I’ve always had an interest in space and spaceflight, and the Apollo programme is a particular favourite subject of mine. For unknown reasons I was struck with an urge to revisit the topic and I started by reading two wonderful books, A Man on the Moon by Andrew Chaikin and Moondust by Andrew Smith.
A Man on the Moon is one of the best books I’ve read on the subject, and over the years since I first read it I have recommended it to many people. (Incidentally, I lost my old copy of it at some point, or more likely lent it to someone and forgot to get it back, so I had to buy a new one to read it again; I was more than happy to buy it a second time as it is well worth it).
It is quite a long book, which means that there is plenty of time to explore the whole Apollo programme from start to finish, and it is a really an in depth exploration of the subject, albeit mainly with the focus on the astronauts rather than the engineering side of things. In researching the book, Chaikin had conducted many detailed interviews with the astronauts, their families, NASA workers and so on. This is evident as he gives us a very clear insight into the thoughts and experiences of the astronauts and others involved, as well as a bit of background on how many of them ended up as astronauts. He also doesn’t gloss over the technical details, but presents them in a very easy-to-understand way, which is still very readable (though anyone wanting a lot of technical facts will be disappointed). Overall, the whole book is remarkably well-written and I found it as compelling to read as a good novel.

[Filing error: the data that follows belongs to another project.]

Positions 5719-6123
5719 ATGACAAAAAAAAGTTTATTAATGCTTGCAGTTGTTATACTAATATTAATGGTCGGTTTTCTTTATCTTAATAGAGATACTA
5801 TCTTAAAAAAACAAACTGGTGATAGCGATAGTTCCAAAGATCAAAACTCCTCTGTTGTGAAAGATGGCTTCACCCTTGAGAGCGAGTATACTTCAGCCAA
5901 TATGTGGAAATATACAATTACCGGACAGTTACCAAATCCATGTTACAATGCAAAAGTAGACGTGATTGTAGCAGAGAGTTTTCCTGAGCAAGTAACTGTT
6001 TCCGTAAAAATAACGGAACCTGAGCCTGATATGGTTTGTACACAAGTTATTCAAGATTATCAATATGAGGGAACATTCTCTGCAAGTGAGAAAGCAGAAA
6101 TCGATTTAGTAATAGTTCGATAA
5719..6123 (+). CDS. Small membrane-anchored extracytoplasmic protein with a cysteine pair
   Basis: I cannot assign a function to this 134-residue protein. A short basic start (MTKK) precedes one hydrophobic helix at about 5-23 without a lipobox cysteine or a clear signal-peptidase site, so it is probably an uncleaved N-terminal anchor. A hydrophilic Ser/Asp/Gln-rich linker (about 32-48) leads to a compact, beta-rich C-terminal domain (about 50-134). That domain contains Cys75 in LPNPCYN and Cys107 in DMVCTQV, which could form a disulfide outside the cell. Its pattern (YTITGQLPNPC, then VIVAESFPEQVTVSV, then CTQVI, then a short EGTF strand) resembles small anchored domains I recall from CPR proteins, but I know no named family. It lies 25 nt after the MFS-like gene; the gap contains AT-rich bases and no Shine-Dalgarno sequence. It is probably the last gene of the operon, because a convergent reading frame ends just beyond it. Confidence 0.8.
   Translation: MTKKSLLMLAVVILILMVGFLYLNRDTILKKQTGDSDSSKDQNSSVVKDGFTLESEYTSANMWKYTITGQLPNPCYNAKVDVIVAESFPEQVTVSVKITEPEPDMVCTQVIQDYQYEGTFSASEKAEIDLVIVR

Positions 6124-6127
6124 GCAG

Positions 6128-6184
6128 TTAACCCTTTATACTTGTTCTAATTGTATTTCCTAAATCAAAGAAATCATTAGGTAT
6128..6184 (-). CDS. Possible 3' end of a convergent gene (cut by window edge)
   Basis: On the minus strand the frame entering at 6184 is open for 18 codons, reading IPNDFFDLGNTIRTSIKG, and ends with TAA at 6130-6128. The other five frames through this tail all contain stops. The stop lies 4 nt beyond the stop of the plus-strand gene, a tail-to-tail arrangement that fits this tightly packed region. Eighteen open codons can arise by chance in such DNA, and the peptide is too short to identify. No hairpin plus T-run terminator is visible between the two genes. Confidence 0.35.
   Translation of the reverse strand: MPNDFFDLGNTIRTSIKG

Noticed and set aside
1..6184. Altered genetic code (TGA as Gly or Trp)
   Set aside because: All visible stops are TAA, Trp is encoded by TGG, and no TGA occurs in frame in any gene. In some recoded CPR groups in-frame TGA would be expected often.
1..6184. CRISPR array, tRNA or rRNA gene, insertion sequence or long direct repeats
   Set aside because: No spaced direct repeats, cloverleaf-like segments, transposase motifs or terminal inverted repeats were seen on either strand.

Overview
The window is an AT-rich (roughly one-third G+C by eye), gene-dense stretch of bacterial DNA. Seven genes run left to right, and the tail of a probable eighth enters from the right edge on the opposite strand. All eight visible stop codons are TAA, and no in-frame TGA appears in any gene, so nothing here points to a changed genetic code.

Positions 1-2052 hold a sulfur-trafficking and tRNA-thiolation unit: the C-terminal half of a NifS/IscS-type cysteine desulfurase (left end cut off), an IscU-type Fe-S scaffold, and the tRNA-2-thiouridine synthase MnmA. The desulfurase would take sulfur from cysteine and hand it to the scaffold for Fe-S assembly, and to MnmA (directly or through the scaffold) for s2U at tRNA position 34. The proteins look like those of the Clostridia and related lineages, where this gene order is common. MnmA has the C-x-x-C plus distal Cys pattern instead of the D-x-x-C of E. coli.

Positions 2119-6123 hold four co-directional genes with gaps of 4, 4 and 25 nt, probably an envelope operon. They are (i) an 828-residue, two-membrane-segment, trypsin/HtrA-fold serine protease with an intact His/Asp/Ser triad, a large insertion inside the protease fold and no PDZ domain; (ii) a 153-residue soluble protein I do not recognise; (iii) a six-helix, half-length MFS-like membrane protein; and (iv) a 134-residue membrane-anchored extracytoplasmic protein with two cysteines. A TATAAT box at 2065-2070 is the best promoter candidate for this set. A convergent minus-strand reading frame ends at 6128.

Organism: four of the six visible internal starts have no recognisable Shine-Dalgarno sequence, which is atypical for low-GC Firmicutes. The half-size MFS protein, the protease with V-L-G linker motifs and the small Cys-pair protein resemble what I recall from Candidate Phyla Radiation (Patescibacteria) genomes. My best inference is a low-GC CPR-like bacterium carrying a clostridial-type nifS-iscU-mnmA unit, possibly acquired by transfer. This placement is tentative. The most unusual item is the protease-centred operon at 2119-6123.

Moondust is another one that I read before, and felt the need to read again. It is a very different book from the other one. In a way, it kind of picks up where Chaikin’s book left off, as the focus is on the astronauts and what happened to them after Apollo. It is kind of an example of ‘New Journalism’ I suppose, in that the author is very much part of the book, which focuses on his attempts to track down the remaining ‘moonwalkers’ after he realised that of the twelve men, only nine are still alive. As well as interviews with the astronauts about their experiences on the moon and how it affected their later lives, Smith also explores more of the historical period and how Apollo influenced our culture as well. It is a very different take on the subject than Chaikin or any other books I’ve read before, and it is extremely interesting in a different way.
Both of these books are excellent, both very well-written and captivating. For a more complete treatment of the topic I’d have to recommend A Man on the Moon, it really is the best book on Apollo out there that I know of. But Moondust is also highly recommended as presenting a different take on the subject, and it complements the other book really well. I could spend ages trying to explain what it is I find so fascinating about Apollo, but both of these books do it far better than I could. It is such an interesting topic, and I’d really recommend these books for anyone who shares my interest.